infusion solution of 5% dextrose in water for the active treatment containing
disodium EDTA (Endrate; Abbott Laboratories, Abbott Park, Ill) was weight
adjusted (40 mg/kg), with a maximum total dose for each treatment of 3 g.
Each treatment solution also contained 750 mg of magnesium sulfate, 5 g of
ascorbic acid, and 5 g of sodium bicarbonate (titrated to physiologic pH)
in the 5% dextrose. Lidocaine, 80 mg, was added to relieve pain at the administration
site. In the placebo infusion solution the EDTA was replaced by 20 mL of 0.9%
sodium chloride. The infusion solutions were indistinguishable by color and
labeling. The infusion solution was administered over 3 hours to minimize
the potential unblinding effect of infusion-related adverse effects. All patients
received treatments twice weekly for 15 weeks and once monthly for an additional
3 months, for a total of 33 treatments. In accordance with the ACAM protocol,
patients in both groups took oral multivitamin therapy, 2 tablets 3 times
daily as tolerated, except on treatment days. All patients were seen at the
University of Calgary Cardiovascular Risk Reduction Clinic and had treatment
of their risk profile optimized according to American Heart Association guidelines
(including management of diet, lipid levels, angina, stress, and exercise).
Dipstick urine testing was performed at each visit. Urinalysis and serum
creatinine were measured at every fifth visit. Hematology, electrolyte, and
cholesterol panels were measured at baseline and at 15 and 27 weeks. The study
nurse supervised patients throughout the duration of therapy, and hourly pulse
and blood pressure measurements were obtained.
Exercise parameters and quality of life questionnaires were collected
at 15 and 27 weeks after randomization. The primary end point was the change
in time to reach at least 1 mm of ST-segment depression at the 27-week evaluation.
Patients who did not achieve ischemic changes at 27 weeks had the test period
truncated at 14 minutes, and 14 minutes was recorded as their "time to ischemia."
Functional reserve was also measured by determination of O2max
and time to reach anaerobic threshold. Quality of life instruments included
the Duke Activity Status Index,13 Health Status
Survey Short Form-36,14 and Seattle Angina
All patients were followed up for 1 year from randomization. During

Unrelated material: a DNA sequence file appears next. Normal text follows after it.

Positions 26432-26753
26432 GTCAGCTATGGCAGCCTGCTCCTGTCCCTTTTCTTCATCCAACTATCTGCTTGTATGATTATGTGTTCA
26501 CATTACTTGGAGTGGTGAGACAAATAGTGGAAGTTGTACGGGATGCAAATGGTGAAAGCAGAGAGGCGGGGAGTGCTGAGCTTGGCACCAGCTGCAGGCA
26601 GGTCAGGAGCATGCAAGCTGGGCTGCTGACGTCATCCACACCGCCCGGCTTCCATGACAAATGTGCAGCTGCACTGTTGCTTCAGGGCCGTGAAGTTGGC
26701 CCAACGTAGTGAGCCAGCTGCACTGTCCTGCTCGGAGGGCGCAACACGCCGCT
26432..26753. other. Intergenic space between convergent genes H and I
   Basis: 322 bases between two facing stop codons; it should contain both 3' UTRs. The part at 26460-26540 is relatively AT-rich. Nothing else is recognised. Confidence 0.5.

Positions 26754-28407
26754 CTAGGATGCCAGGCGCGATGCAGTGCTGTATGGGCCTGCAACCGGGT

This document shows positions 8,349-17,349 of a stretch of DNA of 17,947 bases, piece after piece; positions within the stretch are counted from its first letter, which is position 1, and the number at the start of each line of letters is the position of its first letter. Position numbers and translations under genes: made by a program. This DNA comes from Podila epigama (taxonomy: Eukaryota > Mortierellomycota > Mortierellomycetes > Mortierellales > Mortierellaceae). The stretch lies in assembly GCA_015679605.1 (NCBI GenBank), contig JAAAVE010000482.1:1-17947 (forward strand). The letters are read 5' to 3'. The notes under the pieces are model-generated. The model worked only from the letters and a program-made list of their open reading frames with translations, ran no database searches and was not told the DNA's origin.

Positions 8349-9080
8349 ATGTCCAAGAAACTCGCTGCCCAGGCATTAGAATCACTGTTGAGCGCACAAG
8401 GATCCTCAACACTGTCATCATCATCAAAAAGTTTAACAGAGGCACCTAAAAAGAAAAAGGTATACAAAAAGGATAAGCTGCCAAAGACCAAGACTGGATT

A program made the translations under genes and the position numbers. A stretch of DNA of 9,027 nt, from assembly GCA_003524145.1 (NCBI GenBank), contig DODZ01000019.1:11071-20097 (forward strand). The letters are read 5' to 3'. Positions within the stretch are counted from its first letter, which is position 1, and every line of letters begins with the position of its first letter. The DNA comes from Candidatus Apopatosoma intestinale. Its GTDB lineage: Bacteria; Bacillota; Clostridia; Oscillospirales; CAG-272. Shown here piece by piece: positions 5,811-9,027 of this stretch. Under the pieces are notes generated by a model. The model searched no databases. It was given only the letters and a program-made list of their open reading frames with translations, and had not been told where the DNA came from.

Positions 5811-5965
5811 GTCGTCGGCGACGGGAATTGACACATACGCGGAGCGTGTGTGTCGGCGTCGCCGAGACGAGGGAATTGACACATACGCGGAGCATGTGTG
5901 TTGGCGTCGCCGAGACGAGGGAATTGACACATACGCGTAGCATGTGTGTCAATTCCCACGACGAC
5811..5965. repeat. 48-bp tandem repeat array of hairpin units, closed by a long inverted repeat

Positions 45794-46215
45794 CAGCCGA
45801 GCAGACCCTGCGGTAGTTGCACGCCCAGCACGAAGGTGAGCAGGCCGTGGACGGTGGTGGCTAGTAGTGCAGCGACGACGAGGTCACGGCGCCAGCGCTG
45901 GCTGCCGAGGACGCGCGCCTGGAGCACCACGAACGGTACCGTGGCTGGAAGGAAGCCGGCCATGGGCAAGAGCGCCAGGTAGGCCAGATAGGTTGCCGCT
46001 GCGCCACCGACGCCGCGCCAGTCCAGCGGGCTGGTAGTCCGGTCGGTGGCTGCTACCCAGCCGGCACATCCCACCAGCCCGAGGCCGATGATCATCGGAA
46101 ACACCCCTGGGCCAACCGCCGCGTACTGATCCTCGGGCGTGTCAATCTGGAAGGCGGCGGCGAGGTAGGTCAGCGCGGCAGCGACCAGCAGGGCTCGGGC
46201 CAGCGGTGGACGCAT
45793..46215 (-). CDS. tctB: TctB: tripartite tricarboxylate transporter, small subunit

this time, all clinical events were tabulated, including death, myocardial
infarction, coronary artery bypass graft surgery, and percutaneous coronary
All patients signed an informed consent form. The Conjoint Ethics Committee
of the University of Calgary and the Calgary Regional Health Authority approved
this study and its consent form. All clinical events were reported to an independent
safety monitoring committee.
A sample size of 40 per group was chosen to provide 90% power to detect
a 60-second difference in mean change in exercise time from baseline to the
27-week follow-up, assuming an SD of 80 seconds within each group. The 60-second
difference was based on a minimally important difference determined by a consensus
of Calgary cardiologists. Statistical analysis was performed using S-plus,
version 6.0 (Mathsoft, Seattle, Wash). Categorical variables were analyzed
with the χ2 or Fisher exact test, as appropriate. Continuous
variables were examined with paired and unpaired t
tests. Graphical examination of the data showed that normal assumption was
viable. All reported significance levels are 2-sided, and P<.05 was set as the significance level. All analyses of exercise
and quality of life data were conducted using last-observation-carried forward.
A total of 3140 patients (Figure 1)
were screened and 171 of these agreed to undergo a qualifying exercise test.
Eighty-four patients met the treadmill test criteria, consented, and were
randomized between January 1996 and January 2000. Baseline characteristics
according to treatment assignment are shown in Table 1. There were no important differences between the groups.
Of the 84 patients randomized, 78 completed treatment, the final treadmill
test, and the final quality of life assessments (39 in each group). Four placebo
patients and 2 chelation patients were unable to complete the treatment phase
At baseline, mean (SD) treadmill test times to ischemic ECG changes
were 572 (172) seconds in the placebo and 589 (176) seconds in the chelation
groups. Both groups were able to significantly (P<.001)
increase their exercise time to ischemia at the 27-week treadmill test (Table 2). Changes in exercise measurements
of functional reserve (time to anaerobic threshold and O2max)
are shown in Table 2. The magnitude
of the increases in time to ischemic changes and to anaerobic threshold were
not statistically different in the 2 groups. The increase in O2max was not significant at the 27-week treadmill test in the placebo
group but the increase in the chelation group was significant (P = .03). However, the difference between these 2 results was not significant
(P = .46).
The changes in quality of life scores between baseline measurement and
those obtained at the 27-week evaluation are shown in Table 2. There was a tendency for modest increases in quality of
life scores in both groups with significant but similar improvements in the
exertional capacity component of the Seattle Angina Questionnaire. Differences
between the groups were not significant.
Clinical events are presented on an intention-to-treat basis (all 84
patients included). The duration of follow-up was 1 year from randomization
for each patient. There were no deaths during that time. One patient in the
placebo group had a documented myocardial infarction and 6 other patients
were admitted at least once for worsening angina. Four of these 7 patients
had angioplasty and none had coronary artery bypass graft (CABG) surgery for
these events, although 1 other patient had elective surgery (CABG was planned
by the cardiologist after randomization without investigators' knowledge).
There was 1 myocardial infarction in the chelation group and 9 patients were
admitted at least once for worsening angina. None of these had angioplasty
or CABG surgery associated with these events.
One of the chelation patients was withdrawn from therapy because of
an elevation in serum creatinine. During the first 10 treatments the patient's